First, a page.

Two female and one baby Cotton-top Tamarins (L) and two male Emperor Tamarins were stolen Lancashire Police/WikiComms

Five monkeys, including three which are a critically endangered species, have been stolen following a break-in at Blackpool Zoo.

Police are appealing for information after thieves cut a hole in the perimeter fence of the Zoo and took the monkeys from their enclosure overnight between 29 April and 30 April.

Two female and one baby Cotton-top Tamarins, which are a critically endangered species, and two male Emperor Tamarins were stolen.

Keepers at the zoo are said to be concerned about their welfare as the animals require specialist care treatment. The monkeys are thought to be valuable and police believe they were targeted specifically.

The National Wildlife Crime Unit are making enquires across Europe in a bid to trace them.

PC Steve Higgs, of Blackpool Police, said: "It would appear from the way that these thieves have broken into the zoo that this was a planned and pre-meditated crime and that the offenders knew what they were looking for and knew that the monkeys would be in the enclosures.

"I would appeal for anyone who has any information or any witnesses who saw anything suspicious on Tuesday evening or Wednesday morning to get in touch. It may be that there were dog walkers around at that time who may have seen people acting suspiciously.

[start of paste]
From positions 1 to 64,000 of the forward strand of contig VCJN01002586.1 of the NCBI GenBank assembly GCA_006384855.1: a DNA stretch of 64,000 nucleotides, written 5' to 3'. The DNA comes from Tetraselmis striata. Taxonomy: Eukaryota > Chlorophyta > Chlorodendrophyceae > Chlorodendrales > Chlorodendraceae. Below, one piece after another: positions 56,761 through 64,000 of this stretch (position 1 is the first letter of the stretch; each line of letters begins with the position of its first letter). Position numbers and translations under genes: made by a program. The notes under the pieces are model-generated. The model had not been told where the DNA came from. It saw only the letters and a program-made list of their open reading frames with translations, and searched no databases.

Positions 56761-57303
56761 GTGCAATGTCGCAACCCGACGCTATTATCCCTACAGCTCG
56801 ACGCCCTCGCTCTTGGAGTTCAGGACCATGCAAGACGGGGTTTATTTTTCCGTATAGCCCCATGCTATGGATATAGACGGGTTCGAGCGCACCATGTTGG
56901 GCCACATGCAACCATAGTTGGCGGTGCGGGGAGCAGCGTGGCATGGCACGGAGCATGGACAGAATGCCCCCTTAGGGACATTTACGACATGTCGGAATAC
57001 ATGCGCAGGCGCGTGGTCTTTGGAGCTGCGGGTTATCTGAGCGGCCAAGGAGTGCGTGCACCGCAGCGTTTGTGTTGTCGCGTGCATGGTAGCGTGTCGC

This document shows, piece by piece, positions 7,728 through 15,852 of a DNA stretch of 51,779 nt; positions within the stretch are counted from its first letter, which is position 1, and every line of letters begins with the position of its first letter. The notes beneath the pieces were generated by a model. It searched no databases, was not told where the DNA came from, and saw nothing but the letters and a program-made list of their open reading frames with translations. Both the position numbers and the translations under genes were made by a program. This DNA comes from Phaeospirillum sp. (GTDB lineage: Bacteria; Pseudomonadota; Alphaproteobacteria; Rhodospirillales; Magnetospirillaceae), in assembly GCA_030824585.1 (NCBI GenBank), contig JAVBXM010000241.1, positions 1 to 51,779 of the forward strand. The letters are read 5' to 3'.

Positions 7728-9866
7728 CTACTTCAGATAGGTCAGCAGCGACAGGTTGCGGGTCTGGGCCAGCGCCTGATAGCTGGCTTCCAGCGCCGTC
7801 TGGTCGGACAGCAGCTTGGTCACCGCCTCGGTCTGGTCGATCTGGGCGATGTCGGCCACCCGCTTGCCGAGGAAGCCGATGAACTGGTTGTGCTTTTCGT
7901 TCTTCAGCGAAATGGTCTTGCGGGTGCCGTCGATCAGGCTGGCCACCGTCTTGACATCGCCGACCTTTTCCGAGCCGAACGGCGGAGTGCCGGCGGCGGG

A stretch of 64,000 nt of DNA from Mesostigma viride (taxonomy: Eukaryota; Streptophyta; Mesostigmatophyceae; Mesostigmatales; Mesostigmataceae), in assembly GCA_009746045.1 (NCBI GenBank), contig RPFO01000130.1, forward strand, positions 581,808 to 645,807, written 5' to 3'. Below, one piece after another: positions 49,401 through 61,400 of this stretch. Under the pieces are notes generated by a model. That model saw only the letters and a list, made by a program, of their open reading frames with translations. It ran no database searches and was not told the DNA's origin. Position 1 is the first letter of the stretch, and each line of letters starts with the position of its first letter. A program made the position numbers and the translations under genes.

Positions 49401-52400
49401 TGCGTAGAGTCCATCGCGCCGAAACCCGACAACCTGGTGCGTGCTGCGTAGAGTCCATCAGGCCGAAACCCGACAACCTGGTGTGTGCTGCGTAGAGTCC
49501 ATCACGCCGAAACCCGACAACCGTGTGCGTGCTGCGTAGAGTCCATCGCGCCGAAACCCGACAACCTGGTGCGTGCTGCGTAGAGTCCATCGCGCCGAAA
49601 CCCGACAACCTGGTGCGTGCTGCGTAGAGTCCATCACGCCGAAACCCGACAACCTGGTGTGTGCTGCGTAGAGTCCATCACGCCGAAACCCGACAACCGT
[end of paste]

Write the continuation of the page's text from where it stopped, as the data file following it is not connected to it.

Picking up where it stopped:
"I would also appeal to anyone who may be offered these animals for sale to contact the police."

Darren Webster, the Zoo's director, added: "We are extremely saddened by the theft of these monkeys and it is imperative they receive the correct care in order to survive.

"All the animals were born here at Blackpool Zoo and are part of our zoo family, so I would like to urge anyone with any information to contact the police."

The Cotton-top Tamarins are one of the most endangered primates in the world. There are only around 6000 left in the wild in their native Columbia.